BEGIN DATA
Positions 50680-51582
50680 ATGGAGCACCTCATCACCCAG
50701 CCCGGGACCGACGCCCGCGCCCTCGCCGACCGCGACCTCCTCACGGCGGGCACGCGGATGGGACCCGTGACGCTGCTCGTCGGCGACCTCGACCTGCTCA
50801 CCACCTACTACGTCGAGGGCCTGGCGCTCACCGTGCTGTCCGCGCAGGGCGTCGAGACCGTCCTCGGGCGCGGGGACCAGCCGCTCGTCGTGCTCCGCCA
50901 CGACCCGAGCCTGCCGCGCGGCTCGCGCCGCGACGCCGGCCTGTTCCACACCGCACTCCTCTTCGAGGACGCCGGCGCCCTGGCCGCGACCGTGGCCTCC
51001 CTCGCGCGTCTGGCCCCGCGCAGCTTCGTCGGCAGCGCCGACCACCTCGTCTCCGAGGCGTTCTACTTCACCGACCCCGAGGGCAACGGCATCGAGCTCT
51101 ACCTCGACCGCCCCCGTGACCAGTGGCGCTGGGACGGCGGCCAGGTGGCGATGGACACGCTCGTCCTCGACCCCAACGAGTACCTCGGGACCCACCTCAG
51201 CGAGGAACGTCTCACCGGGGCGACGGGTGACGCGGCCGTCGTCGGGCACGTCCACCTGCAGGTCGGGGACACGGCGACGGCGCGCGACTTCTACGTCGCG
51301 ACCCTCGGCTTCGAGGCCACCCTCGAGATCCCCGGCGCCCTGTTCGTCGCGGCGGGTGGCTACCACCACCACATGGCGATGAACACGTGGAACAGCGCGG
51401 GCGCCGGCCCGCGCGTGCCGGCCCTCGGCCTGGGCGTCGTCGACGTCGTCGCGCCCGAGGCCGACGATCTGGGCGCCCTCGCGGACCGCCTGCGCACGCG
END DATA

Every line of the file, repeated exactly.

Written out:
Positions 50680-51582
50680 ATGGAGCACCTCATCACCCAG
50701 CCCGGGACCGACGCCCGCGCCCTCGCCGACCGCGACCTCCTCACGGCGGGCACGCGGATGGGACCCGTGACGCTGCTCGTCGGCGACCTCGACCTGCTCA
50801 CCACCTACTACGTCGAGGGCCTGGCGCTCACCGTGCTGTCCGCGCAGGGCGTCGAGACCGTCCTCGGGCGCGGGGACCAGCCGCTCGTCGTGCTCCGCCA
50901 CGACCCGAGCCTGCCGCGCGGCTCGCGCCGCGACGCCGGCCTGTTCCACACCGCACTCCTCTTCGAGGACGCCGGCGCCCTGGCCGCGACCGTGGCCTCC
51001 CTCGCGCGTCTGGCCCCGCGCAGCTTCGTCGGCAGCGCCGACCACCTCGTCTCCGAGGCGTTCTACTTCACCGACCCCGAGGGCAACGGCATCGAGCTCT
51101 ACCTCGACCGCCCCCGTGACCAGTGGCGCTGGGACGGCGGCCAGGTGGCGATGGACACGCTCGTCCTCGACCCCAACGAGTACCTCGGGACCCACCTCAG
51201 CGAGGAACGTCTCACCGGGGCGACGGGTGACGCGGCCGTCGTCGGGCACGTCCACCTGCAGGTCGGGGACACGGCGACGGCGCGCGACTTCTACGTCGCG
51301 ACCCTCGGCTTCGAGGCCACCCTCGAGATCCCCGGCGCCCTGTTCGTCGCGGCGGGTGGCTACCACCACCACATGGCGATGAACACGTGGAACAGCGCGG
51401 GCGCCGGCCCGCGCGTGCCGGCCCTCGGCCTGGGCGTCGTCGACGTCGTCGCGCCCGAGGCCGACGATCTGGGCGCCCTCGCGGACCGCCTGCGCACGCG